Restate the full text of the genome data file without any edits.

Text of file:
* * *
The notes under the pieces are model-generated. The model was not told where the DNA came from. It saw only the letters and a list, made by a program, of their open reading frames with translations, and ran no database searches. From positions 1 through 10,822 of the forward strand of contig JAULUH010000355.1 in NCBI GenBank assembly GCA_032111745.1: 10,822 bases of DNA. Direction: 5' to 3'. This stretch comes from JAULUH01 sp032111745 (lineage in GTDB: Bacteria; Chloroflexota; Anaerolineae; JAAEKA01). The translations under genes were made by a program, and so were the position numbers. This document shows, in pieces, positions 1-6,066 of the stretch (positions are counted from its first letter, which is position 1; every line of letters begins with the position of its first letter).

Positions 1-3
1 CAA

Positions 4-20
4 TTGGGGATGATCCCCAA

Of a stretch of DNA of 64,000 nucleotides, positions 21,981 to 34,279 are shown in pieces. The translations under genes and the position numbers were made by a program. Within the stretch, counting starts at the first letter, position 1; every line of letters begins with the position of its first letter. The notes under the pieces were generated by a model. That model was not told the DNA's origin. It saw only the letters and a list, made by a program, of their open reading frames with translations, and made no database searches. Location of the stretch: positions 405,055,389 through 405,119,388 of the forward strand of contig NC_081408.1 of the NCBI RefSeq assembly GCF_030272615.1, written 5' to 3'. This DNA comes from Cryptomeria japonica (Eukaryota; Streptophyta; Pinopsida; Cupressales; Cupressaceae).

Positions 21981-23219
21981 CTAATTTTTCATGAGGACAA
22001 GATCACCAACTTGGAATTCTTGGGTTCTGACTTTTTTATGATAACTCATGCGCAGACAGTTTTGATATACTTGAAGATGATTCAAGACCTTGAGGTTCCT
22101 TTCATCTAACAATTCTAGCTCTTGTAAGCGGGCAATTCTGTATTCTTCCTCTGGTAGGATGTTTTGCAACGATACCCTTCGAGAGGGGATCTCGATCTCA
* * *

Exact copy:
The notes under the pieces are model-generated. The model was not told where the DNA came from. It saw only the letters and a list, made by a program, of their open reading frames with translations, and ran no database searches. From positions 1 through 10,822 of the forward strand of contig JAULUH010000355.1 in NCBI GenBank assembly GCA_032111745.1: 10,822 bases of DNA. Direction: 5' to 3'. This stretch comes from JAULUH01 sp032111745 (lineage in GTDB: Bacteria; Chloroflexota; Anaerolineae; JAAEKA01). The translations under genes were made by a program, and so were the position numbers. This document shows, in pieces, positions 1-6,066 of the stretch (positions are counted from its first letter, which is position 1; every line of letters begins with the position of its first letter).

Positions 1-3
1 CAA

Positions 4-20
4 TTGGGGATGATCCCCAA

Of a stretch of DNA of 64,000 nucleotides, positions 21,981 to 34,279 are shown in pieces. The translations under genes and the position numbers were made by a program. Within the stretch, counting starts at the first letter, position 1; every line of letters begins with the position of its first letter. The notes under the pieces were generated by a model. That model was not told the DNA's origin. It saw only the letters and a list, made by a program, of their open reading frames with translations, and made no database searches. Location of the stretch: positions 405,055,389 through 405,119,388 of the forward strand of contig NC_081408.1 of the NCBI RefSeq assembly GCF_030272615.1, written 5' to 3'. This DNA comes from Cryptomeria japonica (Eukaryota; Streptophyta; Pinopsida; Cupressales; Cupressaceae).

Positions 21981-23219
21981 CTAATTTTTCATGAGGACAA
22001 GATCACCAACTTGGAATTCTTGGGTTCTGACTTTTTTATGATAACTCATGCGCAGACAGTTTTGATATACTTGAAGATGATTCAAGACCTTGAGGTTCCT
22101 TTCATCTAACAATTCTAGCTCTTGTAAGCGGGCAATTCTGTATTCTTCCTCTGGTAGGATGTTTTGCAACGATACCCTTCGAGAGGGGATCTCGATCTCA